Will The GOP Talk About The Refugee Crisis During The Second Debate?

Migrants and refugees board a train after crossing the Macedonian-Greek border near Gevgelija on September 13, 2015.Around 7,600 migrants entered Macedonia in just 12 hours overnight -- a record according to a UN official quoted by Macedonia's state news agency on September 11. AFP PHOTO / ROBERT ATANASOVSKI (Photo credit should read ROBERT ATANASOVSKI/AFP/Getty Images)
Source: ROBERT ATANASOVSKI/AFP/Getty Images

The big show is happening again this Wednesday — it's the Republican presidential debates, back on primetime television! A lot's happened since the last debate in early August, even though the lay of the land looks much the same, with boastful real estate tycoon Donald Trump still polling well ahead of the field. In fact, there's a humanitarian crisis happening in the Middle East that's become dramatically more visible since then: Will the GOP debate mention the refugee crisis?

I know, I know — a Republican Party debate, given some of the dismal positions that's been recently voiced on immigration, might not seem like a ripe place to discuss the displacement of million of Syrians and other refugees. However, by virtue of how and why the crisis has occurred, there's a big possibility you'll be hearing about it come Wednesday night.

Here's the basic idea: For the last four years, Syria has been in the grips of incredible upheaval. What started as a protest movement in 2011, amid all the change of the so-called Arab Spring, soon descended into a brutal civil war. It's been fought between forces loyal to the country's strongman dictator Bashar al-Assad and a slew of anti-Assad fighters, as well as some elements of anti-American terrorist organizations. The extent of the bloodshed (there have been reports of chemical weapons, as well) has led to millions fleeing the nation.

So, how might this intersect with a Republican debate? First of all, it's been absolutely scorching in the news as of late, and all those wagging tongues are as good sign as it gets that the conversation will turn that direction. But more to the point, it actually opens up some obvious lines of attack against President Obama.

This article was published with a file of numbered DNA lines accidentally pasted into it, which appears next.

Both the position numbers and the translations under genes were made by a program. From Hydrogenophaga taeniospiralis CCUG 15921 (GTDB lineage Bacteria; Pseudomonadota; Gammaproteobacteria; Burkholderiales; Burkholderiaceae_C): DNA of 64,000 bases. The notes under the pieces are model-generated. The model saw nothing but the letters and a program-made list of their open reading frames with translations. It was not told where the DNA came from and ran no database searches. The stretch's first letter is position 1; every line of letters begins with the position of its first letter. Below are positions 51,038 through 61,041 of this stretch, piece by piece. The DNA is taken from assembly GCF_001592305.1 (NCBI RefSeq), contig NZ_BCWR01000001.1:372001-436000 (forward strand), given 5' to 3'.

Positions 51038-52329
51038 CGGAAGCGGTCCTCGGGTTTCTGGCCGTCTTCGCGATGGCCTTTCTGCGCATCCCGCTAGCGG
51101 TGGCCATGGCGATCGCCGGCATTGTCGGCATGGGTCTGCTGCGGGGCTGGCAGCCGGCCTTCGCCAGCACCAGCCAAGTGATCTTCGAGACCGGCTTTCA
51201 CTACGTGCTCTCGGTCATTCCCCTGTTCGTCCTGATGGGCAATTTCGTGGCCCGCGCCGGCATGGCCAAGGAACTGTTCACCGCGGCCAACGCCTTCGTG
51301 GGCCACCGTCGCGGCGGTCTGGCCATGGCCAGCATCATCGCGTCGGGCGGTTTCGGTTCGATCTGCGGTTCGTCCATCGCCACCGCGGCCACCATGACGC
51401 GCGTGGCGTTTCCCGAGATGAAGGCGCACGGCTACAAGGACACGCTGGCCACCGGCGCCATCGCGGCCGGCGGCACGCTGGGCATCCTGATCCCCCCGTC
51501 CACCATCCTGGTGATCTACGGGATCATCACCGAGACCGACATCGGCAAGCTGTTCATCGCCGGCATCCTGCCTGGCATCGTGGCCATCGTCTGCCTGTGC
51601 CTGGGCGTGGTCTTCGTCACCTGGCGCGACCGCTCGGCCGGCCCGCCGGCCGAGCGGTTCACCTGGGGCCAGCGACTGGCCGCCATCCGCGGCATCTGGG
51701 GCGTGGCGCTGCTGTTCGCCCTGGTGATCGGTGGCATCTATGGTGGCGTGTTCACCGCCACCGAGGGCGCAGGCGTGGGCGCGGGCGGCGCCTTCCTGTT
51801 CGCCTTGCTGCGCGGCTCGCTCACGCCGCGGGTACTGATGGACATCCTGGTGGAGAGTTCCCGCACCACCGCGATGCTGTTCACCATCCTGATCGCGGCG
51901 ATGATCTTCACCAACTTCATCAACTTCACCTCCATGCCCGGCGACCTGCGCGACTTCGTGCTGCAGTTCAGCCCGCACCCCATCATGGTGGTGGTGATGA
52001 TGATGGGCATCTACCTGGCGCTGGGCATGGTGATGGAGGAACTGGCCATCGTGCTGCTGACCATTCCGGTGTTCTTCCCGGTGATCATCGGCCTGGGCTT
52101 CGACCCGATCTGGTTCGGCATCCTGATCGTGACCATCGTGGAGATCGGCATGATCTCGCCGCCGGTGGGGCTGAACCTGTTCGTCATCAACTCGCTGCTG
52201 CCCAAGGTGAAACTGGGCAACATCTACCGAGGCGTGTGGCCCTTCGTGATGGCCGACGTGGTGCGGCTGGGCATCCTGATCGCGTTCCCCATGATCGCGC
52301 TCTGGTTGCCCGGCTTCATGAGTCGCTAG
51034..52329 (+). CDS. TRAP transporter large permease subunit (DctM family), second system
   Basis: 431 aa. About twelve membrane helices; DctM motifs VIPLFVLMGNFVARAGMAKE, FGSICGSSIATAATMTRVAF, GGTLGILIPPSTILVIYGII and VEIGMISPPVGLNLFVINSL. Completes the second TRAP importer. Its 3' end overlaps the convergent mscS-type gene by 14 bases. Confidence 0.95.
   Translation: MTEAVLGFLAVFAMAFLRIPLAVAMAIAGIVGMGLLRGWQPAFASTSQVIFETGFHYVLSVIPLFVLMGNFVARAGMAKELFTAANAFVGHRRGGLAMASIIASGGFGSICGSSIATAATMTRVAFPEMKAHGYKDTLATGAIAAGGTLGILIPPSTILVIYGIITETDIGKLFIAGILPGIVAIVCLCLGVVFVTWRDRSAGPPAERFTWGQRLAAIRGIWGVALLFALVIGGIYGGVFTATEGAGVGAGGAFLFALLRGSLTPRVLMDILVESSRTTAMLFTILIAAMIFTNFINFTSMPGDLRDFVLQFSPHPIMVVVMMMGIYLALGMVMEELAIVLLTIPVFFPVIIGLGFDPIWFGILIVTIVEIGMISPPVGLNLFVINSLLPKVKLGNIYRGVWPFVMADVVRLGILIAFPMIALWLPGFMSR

Conservative critics have for years decried the Obama administration's refusal of direct military engagement in Syria. In particular, even after the crossing of what Obama once termed a "red line" in the conflict — the reported use of chemical weapons within Syria very nearly led us to war in the region, but as PBS detailed, the plans were abandoned close to the eleventh hour.

In short, if you find it unlikely that a bevy of Republican office seekers are going to talk about opening up the doors to millions of refugees, yeah, that probably won't happen. According to Vox, the U.S. has only accepted a scant 1,500 or so refugees so far, with Obama pledging Friday to raise that number to 10,000. Considering the number of Syrians estimated to be fleeing their country is around 4 million, that leaves out an approximate 99.9975 percent of the refugee population.

Basically, this gives the GOP an easy opportunity to take some pot-shots at Obama and his foreign policy record, without necessarily having to dwell on the counterfactuals. Would a bombing campaign have actually helped ease the bloodshed in Syria? It's impossible to say, even with benefit of hindsight — U.S. military operations in the Middle East sometimes have a way of fueling further unpredictable, violent hostilities, as seen with ISIS in post-war Iraq.

But one thing is certain — as far as the Syrian crisis can be used to diminish President Obama's record on international affairs, it will be. In other words, you'll probably hear some of the Republican presidential candidates talk about the crisis on Wednesday night, but it'll probably be less about solutions and more about recriminations.

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